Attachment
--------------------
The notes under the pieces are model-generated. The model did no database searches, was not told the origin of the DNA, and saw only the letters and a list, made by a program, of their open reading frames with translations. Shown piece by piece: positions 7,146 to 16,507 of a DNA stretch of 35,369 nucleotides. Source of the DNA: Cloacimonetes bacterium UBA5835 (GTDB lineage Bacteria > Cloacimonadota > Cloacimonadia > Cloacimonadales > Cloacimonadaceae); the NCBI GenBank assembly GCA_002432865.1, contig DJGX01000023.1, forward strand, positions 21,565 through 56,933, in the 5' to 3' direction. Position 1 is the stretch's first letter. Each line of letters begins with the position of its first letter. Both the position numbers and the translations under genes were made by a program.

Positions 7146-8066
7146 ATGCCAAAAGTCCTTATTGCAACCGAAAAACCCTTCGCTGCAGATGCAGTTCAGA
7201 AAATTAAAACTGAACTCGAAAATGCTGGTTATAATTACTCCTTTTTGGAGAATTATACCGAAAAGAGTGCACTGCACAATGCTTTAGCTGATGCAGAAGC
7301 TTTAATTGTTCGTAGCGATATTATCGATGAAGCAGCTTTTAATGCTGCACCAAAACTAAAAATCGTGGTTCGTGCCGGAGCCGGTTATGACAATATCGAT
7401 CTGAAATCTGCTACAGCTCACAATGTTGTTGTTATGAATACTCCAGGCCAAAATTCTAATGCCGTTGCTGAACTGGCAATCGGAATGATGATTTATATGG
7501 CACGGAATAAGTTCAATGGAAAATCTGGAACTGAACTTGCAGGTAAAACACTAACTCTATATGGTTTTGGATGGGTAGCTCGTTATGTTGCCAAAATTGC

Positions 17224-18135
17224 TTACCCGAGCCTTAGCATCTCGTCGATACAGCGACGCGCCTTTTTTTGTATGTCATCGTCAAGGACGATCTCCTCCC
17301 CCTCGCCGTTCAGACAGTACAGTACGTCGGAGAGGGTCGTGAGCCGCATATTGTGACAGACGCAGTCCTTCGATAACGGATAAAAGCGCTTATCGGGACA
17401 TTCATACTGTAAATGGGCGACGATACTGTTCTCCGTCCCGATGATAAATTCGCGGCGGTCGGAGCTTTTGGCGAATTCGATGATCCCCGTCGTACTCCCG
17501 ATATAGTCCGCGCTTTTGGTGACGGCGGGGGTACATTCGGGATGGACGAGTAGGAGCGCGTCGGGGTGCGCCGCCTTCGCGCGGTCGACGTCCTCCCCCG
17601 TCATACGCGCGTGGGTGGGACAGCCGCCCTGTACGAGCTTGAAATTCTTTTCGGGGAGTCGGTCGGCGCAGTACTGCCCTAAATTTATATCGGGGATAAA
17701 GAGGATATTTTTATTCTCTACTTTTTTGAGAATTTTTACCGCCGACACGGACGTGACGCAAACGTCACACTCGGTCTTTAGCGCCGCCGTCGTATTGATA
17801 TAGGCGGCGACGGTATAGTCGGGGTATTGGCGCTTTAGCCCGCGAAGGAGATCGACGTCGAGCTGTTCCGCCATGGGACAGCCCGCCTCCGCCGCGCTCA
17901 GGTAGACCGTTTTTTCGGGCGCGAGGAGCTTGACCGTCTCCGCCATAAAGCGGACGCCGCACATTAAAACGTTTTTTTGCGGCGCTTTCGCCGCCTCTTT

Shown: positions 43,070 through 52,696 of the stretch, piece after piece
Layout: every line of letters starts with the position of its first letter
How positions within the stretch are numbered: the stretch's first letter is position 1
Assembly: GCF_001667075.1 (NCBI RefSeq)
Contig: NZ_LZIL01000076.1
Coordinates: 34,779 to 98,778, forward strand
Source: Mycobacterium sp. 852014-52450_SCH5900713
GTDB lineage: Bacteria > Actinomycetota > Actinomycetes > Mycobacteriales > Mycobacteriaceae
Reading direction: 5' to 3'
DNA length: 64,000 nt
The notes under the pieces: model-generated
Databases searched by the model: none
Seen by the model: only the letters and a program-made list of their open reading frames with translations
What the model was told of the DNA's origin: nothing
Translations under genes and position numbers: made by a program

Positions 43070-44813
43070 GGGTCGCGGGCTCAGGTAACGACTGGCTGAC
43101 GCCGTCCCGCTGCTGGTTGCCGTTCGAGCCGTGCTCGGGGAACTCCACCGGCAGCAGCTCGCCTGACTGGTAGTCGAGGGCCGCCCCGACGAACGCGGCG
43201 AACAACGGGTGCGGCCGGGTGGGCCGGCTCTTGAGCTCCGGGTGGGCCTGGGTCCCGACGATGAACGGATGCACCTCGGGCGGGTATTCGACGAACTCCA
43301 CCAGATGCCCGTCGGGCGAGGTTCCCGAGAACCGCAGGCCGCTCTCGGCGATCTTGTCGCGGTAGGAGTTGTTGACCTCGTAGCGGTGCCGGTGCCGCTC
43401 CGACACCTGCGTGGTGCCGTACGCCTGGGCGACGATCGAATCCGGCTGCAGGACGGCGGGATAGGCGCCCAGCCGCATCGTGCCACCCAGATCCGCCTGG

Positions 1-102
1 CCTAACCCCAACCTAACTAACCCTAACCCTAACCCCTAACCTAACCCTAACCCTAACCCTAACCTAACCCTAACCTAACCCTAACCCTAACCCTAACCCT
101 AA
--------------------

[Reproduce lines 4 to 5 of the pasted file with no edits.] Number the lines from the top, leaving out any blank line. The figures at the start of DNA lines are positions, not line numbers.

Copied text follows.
7201 AAATTAAAACTGAACTCGAAAATGCTGGTTATAATTACTCCTTTTTGGAGAATTATACCGAAAAGAGTGCACTGCACAATGCTTTAGCTGATGCAGAAGC
7301 TTTAATTGTTCGTAGCGATATTATCGATGAAGCAGCTTTTAATGCTGCACCAAAACTAAAAATCGTGGTTCGTGCCGGAGCCGGTTATGACAATATCGAT